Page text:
A Dark Journey to the North Pole This Sunday, two of the world's top solo explorers will attempt to do what no one has ever done: travel 620 miles on an unsupported mission to the North Pole in the total darkness of Arctic winter.
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A Dark Journey to the North Pole

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A Dark Journey to the North Pole

A Dark Journey to the North Pole

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This Sunday, two of the world's top explorers will set out for the North Pole, dragging 300 pounds of gear through total darkness. Borge Ousland of Norway and Mike Horn of South Africa have both been there before, but no one has made the trek during the long winter night with no airdrops of food, no pre-arranged substations with supplies. We talked to the two men today. They're in Norilsk, Siberia, and Mike Horn told us this 620-mile trek will take just over two months.

Mr. MIKE HORN (Explorer): We plan for about 64 to 67 days. We'll be taking about 70 days of food in case of bad weather, but normal daily intake would be about 7,000 calories for each of us.

NORRIS: What do you eat to get to 7,000 calories? How do you keep up your stamina and your strength, Borge?

Mr. BORGE OUSLAND (Explorer): It's not like NASA food or some special pill we take. It's just lots and lots of food, lots of fats, lots of carbohydrates and, of course, lots of protein to build up muscles again and lots of chocolate. That's our favorite.

NORRIS: Chocolate?

Mr. BORGE: Chocolate, yes.

NORRIS: What about preparing yourself psychologically for this? How do you get your head right for a trip like this?

Mr. HORN: For us, we go up in the darkness, so the mental preparation is about 80 percent of the success of an expedition like this. And you feel like sleeping, first of all, the whole day because the sun never comes above the horizon. But we're not there to sleep. We're there to do a job. And it's like I always explain to the people. It's not the risks that we like. It's not the danger that we like. It's simply the challenge to overcome these risks and to overcome these dangers. And, today, it's like progression. If we can progress in computers and building cars, we can progress by exploring the human mind and body and soul.

NORRIS: Tell me about the logistics. You take off Sunday and you'll be traveling primarily across land or ice?

Mr. OUSLAND: Oh, it's all going to be drifting ice. Underneath us on the North Pole, it's 4,000-meter deep water. Sometimes there is no ice at all. And then we just have to swim across to get across to the other side.

NORRIS: I just want to make sure I'm understanding you. So you basically swim across open Arctic water to get to the other side...

Mr. OUSLAND: Yeah, it...

NORRIS: ...carrying all of that equipment?

Mr. OUSLAND: Yeah.

NORRIS: What does that do to your body temperature?

Mr. OUSLAND: The thing which you don't really think about is that when you go in the water, the water is zero degrees. On the outside, it's minus 30 to 40. So if you can keep dry, it's actually 30 to 40 degrees warmer in the water than on the land.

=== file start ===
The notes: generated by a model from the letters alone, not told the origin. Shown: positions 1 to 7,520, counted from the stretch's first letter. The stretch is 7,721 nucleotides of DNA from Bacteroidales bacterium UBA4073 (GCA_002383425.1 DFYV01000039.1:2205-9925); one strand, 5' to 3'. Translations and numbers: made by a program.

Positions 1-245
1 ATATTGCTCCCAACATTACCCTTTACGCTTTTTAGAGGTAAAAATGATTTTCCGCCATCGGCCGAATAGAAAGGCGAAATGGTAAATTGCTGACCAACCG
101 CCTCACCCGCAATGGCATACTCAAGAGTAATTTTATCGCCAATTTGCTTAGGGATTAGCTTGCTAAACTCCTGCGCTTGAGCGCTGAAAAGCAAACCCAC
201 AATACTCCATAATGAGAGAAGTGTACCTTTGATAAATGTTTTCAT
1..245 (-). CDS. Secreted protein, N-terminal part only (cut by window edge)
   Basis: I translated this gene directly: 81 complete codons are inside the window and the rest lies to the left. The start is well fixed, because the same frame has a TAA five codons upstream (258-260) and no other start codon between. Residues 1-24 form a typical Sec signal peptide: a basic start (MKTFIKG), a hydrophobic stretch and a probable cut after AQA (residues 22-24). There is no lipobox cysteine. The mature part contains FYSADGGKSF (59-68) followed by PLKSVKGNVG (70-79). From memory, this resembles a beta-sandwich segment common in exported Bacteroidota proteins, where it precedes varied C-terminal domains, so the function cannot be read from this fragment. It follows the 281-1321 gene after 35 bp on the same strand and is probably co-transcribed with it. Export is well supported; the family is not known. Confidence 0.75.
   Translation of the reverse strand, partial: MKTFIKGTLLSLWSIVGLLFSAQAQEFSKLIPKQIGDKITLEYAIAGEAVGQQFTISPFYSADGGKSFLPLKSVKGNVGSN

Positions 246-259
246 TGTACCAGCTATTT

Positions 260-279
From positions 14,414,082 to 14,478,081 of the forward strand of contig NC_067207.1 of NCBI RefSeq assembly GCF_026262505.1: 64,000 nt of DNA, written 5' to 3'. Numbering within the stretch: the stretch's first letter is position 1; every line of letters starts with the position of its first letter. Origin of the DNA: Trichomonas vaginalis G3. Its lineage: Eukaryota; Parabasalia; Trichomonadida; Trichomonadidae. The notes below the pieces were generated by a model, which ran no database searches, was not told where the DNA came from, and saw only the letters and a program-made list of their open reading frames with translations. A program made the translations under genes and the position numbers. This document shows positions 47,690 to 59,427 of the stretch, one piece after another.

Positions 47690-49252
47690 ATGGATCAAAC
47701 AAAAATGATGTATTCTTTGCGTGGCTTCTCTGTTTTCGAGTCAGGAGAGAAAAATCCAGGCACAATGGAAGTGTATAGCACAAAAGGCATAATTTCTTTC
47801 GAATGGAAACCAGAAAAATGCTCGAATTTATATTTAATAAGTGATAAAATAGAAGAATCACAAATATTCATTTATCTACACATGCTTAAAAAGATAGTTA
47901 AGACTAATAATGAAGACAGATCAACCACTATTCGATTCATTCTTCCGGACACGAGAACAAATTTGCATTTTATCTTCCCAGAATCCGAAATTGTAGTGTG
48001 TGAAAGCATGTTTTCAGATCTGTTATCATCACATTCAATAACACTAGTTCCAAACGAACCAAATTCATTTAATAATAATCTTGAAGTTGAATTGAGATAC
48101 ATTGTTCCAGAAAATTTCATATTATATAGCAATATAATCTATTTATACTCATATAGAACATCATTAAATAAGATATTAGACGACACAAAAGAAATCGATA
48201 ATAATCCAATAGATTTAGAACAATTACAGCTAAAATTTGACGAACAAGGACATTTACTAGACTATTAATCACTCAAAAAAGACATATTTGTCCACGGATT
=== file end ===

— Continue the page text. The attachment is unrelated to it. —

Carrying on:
NORRIS: Mike, I want to ask you in particular about how you prepare for the cold, because you've already, as I understand, lost the tips of some of your fingers to frostbite.

Mr. HORN: Yeah, we're always covered. I've got a system as soon as I get out of the tent, I take the snot that runs out of your nose, and I just rub it all over my face and it forms a layer of ice on my face. So basically that just takes the bite out of the wind.

NORRIS: When you travel in this area, you're not going to be the only inhabitants. So what happens when you come upon polar bears, which I understand has happened to you before.

Mr. OUSLAND: Yeah, I met polar bears a few times. Personally, I was attacked one time and I'd just shoot the polar bear. I never had to do that again. Normally, you're able to scare away polar bears.

Mr. HORN: And if the worst happens, we also have a gun which we can use.

NORRIS: Now you're both married. You're both fathers of young children. What do your families think about this? Mike?

(Soundbite of children playing)

Mr. HORN: I'm very, very, very much supported by my wife, Cathy, and my two daughters, Annika and Jessica. And the moment you say goodbye to your family, because they give you the freedom to do what you do, in return they want you to come back alive. So I think the role of a father today is not to buy his kids a bicycle or buy them an iPod or whatever. I think the role of a father today is to give something unique that they can only find with their father. And the moment I leave my home, I have given something unique to my kids that no other father in the world can give to them. And that's to me a certain responsibility. So the first steps that I take I have to know that I've got a good chance of coming back.

NORRIS: Borge Ousland, Mike Horn, thanks so much for talking to us. All the best to you. Please get back safely.

Mr. HORN: Thank you very much.

Mr. OUSLAND: Thank you very much.

NORRIS: There are photos, a map and a link to a National Geographic Adventure magazine article about the two explorers; all that at our Web site, npr.org.

ROBERT SIEGEL (Host): And you're listening to ALL THINGS CONSIDERED from NPR News.

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